Whatever will drive the music store person insane in the shortest period of time. My record is 3 seconds.
My '79 Marshall JMP amp head. It's the piece of gear that is used for 99% of what I do and it's the amp that allowed me to really find my tone. I know a lot of folks slag Marshalls these days, and I think some of that is fair criticism based on the quality of their product after the 1980s. But that JMP has a distinct character to it that you feel the moment you turn it on and hit the first note. Even if I'm playing a different guitar, that amp head has been a consistent source of inspiration for a lot of the music I've created. And ask anyone who's stood in front of it at an End of Hope or Eternal Black show. It's loud enough to knock you down.
I've really been wanting to swap the speakers in my Orange 4x12. More and more, I think four vintage Vintage 30s sound really flabby in a single cabinet. There's no crispness to the tone. You get good bottom-end, but you're missing the sizzle in the mids. I've found my old Sunn cab that has Celestions up top and original Sunn speakers below sounds way better. So I'm thinking of trying out a pair of Greenbacks up top with the Vintage 30s down below. I think that might be what Friedman Amps does with their 4x12's and I know that Dave knows his shit, so I'm nicking it.
I learned a lot from Wino, Neil Young, and Rory Gallagher in terms of really driving your amplifier to its breaking point and then using the volume knob to control the dynamics. Basically, I always want as much volume as possible coming out of the amplifiers (but the gain dialed back) and then I use stacked layers of overdrive in the signal chain to drive them.
When I'm recording or in rehearsals, I use a two-amp setup with a '79 Marshall JMP and a '73 Marshall Super Lead. They're really loud fuck-off 100-watt amplifiers that actually measure out at 120 watts each when you crank them. I prefer these older models because I don't use the amp to get my full distortion. I want super-loud semi-clean overdrive on the backend. The JMP runs into an original Sunn cabinet from the 70s (with different speakers top and bottom) and the Super Lead will run into an Orange 4x12 (with Vintage 30s). In front of that I'll have either a Wren and Cuff Box of War fuzz pedal or a Black Arts Tone Works Black Forest (for more 70s hard rock tones) as the main source of distortion. Then I'll also run that signal through an MXR six-channel EQ. I only use that to lift the lower-frequency, bass tones. But it's a secret weapon. Those EQ pedals add a slight bit of overdrive, so in addition to the fuzz or overdrive pedals, you've got this additional push layer. When that smacks into the amp, the sound is rich and dense, but your amp and cabinets still keep a crispness to them. So you don't get a flabby sound that a lot of people wind up with when they just are running fuzz into an already heavily distorted tube amp. I use an original Budda wah to shape certain riffs and for solos. That wah pedal also adds overdrive to the signal as well, so when you stomp on it to kick into a solo, it gives you another additional layer to push the amps. When I'm playing live, I just roll with the JMP and the Sunn cabinet.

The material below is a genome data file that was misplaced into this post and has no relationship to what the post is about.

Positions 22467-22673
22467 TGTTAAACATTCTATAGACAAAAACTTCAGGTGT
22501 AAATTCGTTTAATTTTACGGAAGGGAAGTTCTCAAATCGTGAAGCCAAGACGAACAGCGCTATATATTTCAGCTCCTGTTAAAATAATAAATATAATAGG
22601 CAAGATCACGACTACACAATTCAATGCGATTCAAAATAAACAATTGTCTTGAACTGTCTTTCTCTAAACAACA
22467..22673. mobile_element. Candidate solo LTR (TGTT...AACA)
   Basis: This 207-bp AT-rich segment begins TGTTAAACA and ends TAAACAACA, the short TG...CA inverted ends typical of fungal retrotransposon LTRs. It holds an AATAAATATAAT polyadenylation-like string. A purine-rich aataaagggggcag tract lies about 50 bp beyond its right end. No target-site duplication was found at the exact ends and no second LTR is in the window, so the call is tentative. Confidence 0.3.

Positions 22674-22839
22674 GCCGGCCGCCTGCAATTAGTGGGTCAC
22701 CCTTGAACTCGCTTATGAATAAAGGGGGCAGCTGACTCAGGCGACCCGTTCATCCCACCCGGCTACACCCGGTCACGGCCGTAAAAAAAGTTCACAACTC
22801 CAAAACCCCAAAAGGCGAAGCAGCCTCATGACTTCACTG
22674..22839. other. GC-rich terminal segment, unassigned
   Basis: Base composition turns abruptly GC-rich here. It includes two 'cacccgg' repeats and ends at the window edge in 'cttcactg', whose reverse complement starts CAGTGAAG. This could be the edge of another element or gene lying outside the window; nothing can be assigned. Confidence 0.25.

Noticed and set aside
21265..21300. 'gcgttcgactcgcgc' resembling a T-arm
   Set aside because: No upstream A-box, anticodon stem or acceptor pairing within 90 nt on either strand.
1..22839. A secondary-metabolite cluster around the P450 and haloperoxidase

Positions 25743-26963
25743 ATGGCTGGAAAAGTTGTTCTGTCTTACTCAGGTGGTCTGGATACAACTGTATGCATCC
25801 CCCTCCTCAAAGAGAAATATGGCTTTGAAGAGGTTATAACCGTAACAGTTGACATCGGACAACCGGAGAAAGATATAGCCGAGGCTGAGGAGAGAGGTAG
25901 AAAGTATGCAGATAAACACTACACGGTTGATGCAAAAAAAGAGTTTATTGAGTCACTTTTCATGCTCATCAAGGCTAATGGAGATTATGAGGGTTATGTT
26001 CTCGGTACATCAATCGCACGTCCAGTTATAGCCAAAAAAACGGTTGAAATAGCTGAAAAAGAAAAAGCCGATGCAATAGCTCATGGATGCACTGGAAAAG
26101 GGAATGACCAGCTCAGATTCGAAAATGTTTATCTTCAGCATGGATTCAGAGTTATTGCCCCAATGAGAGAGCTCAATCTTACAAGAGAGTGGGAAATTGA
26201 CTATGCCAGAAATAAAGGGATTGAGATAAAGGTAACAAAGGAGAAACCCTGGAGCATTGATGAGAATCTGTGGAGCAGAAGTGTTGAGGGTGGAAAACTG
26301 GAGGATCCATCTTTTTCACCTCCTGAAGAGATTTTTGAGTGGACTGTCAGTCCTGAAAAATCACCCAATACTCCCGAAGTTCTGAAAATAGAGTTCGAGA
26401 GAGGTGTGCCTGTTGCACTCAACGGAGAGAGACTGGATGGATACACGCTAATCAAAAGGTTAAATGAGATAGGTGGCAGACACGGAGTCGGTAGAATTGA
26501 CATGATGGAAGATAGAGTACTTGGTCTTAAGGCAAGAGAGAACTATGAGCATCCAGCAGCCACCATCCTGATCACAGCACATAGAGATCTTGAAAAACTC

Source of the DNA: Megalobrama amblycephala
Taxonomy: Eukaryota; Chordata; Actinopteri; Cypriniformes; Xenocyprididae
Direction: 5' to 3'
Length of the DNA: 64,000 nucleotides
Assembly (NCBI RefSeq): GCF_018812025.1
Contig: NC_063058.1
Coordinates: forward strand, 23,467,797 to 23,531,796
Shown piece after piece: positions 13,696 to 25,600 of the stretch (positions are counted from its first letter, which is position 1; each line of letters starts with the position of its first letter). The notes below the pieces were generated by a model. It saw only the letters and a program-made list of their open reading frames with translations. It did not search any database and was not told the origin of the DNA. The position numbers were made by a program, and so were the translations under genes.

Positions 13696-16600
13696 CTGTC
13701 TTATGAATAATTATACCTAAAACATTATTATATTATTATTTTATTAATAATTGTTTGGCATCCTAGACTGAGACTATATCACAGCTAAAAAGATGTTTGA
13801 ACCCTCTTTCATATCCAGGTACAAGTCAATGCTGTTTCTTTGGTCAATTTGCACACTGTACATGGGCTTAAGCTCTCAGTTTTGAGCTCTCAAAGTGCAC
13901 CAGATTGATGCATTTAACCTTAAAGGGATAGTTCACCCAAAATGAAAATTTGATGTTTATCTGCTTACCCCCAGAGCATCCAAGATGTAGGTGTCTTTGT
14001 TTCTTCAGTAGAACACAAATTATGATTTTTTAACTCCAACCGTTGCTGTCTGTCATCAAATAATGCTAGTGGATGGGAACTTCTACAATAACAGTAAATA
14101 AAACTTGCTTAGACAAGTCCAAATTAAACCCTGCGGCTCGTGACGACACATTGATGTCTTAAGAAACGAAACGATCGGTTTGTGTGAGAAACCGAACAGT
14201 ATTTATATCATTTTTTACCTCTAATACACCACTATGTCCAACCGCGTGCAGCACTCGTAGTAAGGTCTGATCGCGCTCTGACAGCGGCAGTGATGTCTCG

Switching to Rattlesnake Cables made a huge difference in the over-all tone. Noticed it from the first time I tested them at the rehearsal space. Because I'm front loading a lot of overdrive, any extra noise in the signal muddies the sound (the bad dirt you don't want). Rattlesnake cables eliminated tone loss, so everything sounds incredibly warmer, and eliminated signal noise (so nothing but the good dirt gets through to the speakers). I'm using standard cables between pedal board and amps, and a snake head cable from the pedal board to my guitar. Then Rattlesnake standard speaker cables connecting the cabinets to the amp heads.